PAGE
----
This week’s blog is written by Tracey Harney, who is the proud mum to Isobelle!
Tracey shares her rare journey and the chance encounter that led to Isobelle receiving a diagnosis.
You may know the nurse Tracey met!
Earth Angels really do exist!
Our little girl, Isobelle, came into our lives during a world pandemic; she whizzed through birth and all seemed well; a generally happy and healthy baby, a little more fussy than her big brother but nevertheless seemingly happy and content; we felt and are so lucky.
I had highlighted her head shape and size, as well as her fontanelle not seeming to be that soft, to the health visitors, but my concerns were comforted by claiming I had a similar shaped head, and she was just tall and slim so had a head shape to match.
The first year I noticed she had autistic tendencies and often head bashed, Isobelle also appeared comforted by sensory play more than any other babies I knew. Isobelle was delayed in speech and other cognitive developments; but again, I was comforted by professionals that she ‘was just a covid baby and will catch up’.
By the summer of last year, it was recognised that Isobelle did display traits of Autism from a Community Paedetrician so I pursued the relevant avenues of support and guidance.
Summer events with other families lead to a chance meeting with a clinical research nurse who had cared for children with Sagittal Craniosynostosis, Naomi. Naomi seemed strangely interested in Isobelle, her behaviour and how we felt about this. At the time, I wasn’t aware of her profession and just put it down to being a little nosey! (Naomi now works in rare patient advocacy!)
During a softplay party, I mentioned to Naomi about the head banging because of her potential Autism and she said she could no longer hold in her thoughts.
Naomi explained what her professional background was, how she had worked at Great Ormond Street and that she felt Isobelle has Sagittal Craniosynostosis, and that the head banging could be due to pressure and pain in the skull. The noise stopped and my heart started beating faster and the tears began to fall. Naomi was so kind enough to exchange numbers and give me all the information I needed to go to the GP and where to get support from.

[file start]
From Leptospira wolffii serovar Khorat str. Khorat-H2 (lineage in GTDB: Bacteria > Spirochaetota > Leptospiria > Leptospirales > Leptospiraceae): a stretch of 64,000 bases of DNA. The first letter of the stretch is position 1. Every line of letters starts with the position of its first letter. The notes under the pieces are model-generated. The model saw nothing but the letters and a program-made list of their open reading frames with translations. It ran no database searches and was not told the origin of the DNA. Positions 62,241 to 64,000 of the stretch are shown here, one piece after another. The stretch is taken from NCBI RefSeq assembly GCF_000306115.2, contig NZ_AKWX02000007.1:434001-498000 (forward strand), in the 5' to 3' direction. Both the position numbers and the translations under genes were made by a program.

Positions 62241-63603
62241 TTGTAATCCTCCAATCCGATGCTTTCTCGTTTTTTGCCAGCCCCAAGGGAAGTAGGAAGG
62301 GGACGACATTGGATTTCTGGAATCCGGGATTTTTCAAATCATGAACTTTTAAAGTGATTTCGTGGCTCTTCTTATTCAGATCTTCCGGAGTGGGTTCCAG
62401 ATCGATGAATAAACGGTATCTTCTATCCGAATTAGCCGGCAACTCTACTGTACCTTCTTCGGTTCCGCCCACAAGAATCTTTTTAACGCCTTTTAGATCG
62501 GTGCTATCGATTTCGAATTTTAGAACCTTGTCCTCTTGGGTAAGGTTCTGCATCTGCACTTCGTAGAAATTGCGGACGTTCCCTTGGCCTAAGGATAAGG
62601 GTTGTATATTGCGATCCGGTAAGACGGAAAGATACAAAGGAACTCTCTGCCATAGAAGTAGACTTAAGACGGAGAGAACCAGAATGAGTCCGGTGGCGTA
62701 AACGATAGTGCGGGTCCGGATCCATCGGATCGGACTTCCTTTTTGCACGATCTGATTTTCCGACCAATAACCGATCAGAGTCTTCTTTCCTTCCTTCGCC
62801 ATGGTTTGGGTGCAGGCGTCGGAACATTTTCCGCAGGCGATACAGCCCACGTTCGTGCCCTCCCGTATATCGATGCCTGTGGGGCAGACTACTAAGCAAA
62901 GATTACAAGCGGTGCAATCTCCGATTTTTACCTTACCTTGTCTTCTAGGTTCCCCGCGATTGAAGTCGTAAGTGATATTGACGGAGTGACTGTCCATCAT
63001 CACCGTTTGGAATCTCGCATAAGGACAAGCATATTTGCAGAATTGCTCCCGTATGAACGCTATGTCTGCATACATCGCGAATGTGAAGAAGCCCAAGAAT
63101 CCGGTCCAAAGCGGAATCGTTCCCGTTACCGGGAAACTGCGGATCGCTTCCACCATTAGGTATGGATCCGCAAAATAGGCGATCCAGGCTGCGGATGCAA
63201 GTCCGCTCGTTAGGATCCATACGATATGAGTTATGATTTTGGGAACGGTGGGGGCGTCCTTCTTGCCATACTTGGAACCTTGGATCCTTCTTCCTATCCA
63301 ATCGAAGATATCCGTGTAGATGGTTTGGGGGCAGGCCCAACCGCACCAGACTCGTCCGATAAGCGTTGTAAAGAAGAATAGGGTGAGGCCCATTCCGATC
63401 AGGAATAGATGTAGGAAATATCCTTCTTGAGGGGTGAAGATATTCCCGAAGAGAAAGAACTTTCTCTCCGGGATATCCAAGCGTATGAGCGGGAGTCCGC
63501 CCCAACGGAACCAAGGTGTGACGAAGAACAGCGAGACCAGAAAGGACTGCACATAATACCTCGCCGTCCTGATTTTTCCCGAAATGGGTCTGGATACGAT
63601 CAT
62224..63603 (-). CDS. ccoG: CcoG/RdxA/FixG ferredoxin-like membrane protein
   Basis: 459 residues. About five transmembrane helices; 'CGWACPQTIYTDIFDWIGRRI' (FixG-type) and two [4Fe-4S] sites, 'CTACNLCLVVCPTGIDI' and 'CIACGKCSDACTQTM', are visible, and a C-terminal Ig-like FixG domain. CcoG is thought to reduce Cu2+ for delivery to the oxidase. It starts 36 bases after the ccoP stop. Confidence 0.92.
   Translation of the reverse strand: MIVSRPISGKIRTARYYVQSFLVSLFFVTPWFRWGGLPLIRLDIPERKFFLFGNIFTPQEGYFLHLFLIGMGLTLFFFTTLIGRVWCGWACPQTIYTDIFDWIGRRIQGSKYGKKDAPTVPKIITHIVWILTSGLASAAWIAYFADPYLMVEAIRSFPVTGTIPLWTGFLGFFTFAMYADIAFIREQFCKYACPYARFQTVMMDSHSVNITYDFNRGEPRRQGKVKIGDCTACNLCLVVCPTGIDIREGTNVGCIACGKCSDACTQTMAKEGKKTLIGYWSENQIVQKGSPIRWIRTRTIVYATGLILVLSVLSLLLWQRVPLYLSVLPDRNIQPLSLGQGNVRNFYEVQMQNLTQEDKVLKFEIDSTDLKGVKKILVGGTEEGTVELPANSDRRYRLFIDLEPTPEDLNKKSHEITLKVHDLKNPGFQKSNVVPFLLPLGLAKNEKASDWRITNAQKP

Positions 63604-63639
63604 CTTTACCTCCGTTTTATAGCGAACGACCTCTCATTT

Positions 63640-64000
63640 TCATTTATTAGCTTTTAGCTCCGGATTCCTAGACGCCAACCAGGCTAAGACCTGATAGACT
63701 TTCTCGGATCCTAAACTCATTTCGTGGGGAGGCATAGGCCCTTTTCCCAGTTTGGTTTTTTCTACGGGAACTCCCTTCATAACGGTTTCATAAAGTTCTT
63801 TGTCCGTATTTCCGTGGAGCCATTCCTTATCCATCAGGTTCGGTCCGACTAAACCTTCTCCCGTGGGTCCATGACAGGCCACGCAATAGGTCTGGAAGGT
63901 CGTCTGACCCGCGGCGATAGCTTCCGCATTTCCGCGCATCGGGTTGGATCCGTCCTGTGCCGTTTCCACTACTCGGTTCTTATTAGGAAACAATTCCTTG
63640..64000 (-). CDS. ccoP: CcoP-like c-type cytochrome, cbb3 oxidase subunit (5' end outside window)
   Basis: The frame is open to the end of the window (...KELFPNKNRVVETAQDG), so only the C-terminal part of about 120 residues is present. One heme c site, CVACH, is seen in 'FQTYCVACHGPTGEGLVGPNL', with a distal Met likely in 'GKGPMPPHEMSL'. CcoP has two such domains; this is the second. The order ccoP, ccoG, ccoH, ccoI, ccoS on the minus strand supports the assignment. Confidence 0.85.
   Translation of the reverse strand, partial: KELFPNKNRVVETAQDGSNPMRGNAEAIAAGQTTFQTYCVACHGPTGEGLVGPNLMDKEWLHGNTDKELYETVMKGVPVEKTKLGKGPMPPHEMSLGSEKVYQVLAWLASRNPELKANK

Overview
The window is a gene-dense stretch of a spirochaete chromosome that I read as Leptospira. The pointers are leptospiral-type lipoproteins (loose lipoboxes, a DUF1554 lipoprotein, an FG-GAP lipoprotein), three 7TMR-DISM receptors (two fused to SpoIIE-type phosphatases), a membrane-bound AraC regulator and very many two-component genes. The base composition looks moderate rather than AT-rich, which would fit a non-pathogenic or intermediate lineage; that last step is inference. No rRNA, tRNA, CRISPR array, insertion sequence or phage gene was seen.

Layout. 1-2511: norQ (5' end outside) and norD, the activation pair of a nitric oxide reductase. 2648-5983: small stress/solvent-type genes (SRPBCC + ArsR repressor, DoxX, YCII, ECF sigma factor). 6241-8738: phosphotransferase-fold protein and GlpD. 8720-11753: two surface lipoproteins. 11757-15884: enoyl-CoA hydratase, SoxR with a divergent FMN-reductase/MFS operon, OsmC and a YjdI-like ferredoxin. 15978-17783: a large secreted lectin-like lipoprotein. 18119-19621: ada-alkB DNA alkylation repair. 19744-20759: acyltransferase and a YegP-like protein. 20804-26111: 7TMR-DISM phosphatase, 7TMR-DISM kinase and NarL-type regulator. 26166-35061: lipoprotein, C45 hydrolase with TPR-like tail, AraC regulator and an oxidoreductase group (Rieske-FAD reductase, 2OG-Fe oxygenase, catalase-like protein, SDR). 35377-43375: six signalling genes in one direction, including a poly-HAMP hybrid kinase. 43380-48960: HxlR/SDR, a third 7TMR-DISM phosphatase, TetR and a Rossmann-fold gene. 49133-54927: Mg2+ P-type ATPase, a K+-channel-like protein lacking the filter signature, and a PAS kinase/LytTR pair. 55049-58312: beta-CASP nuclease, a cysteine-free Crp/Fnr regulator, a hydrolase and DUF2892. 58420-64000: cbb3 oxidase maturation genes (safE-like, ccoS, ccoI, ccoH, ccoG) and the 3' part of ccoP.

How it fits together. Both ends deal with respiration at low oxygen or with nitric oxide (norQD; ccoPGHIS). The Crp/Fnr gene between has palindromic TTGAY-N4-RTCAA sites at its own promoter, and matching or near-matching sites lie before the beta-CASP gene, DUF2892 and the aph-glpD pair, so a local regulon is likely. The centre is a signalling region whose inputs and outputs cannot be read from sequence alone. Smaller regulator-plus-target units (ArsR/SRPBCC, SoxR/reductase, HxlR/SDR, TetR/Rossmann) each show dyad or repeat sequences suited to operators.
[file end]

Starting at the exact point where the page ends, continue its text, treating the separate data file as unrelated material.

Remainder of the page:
Headlines (www.headlines.org.uk) were amazing at providing me with next steps and what to do. I booked an appointment with the GP the next day. My heart racing all night, I headed to the GP in hopes of some answers. They googled the condition and told me the only thing they could do was refer to the nearest hospital. My heart sank; we needed a referral to one of the 4 hospitals, and it wasn’t happening.
I left with a tear held back and felt that our world was falling apart. Determined this was not enough, I emailed Liverpool Alder Hey direct to their craniofacial team with photos and videos of Isobelle. They wrote back within 20 minutes and said they wanted the GP referral and to take the email as evidence along with confirmation they would provide funding.
The referral happened and we are now under the care of The Craniofacial Unit at Alder Hey. I thank our lucky stars every day. When you meet someone who seems to give you the missing piece of your puzzle, you know it was meant to be; Naomi will be our forever Earth Angel. Despite having been missed by multiple health professionals, we can rest now knowing Isobelle will get the best care for years to come.
If anything, what I hope our story tells others is that you should trust your instinct and keep pushing for answers; no question or concern should ever be put aside. I also hope that spreading awareness of Craniosynostosis will ensure that other families are less likely to be missed and they get the support they deserve.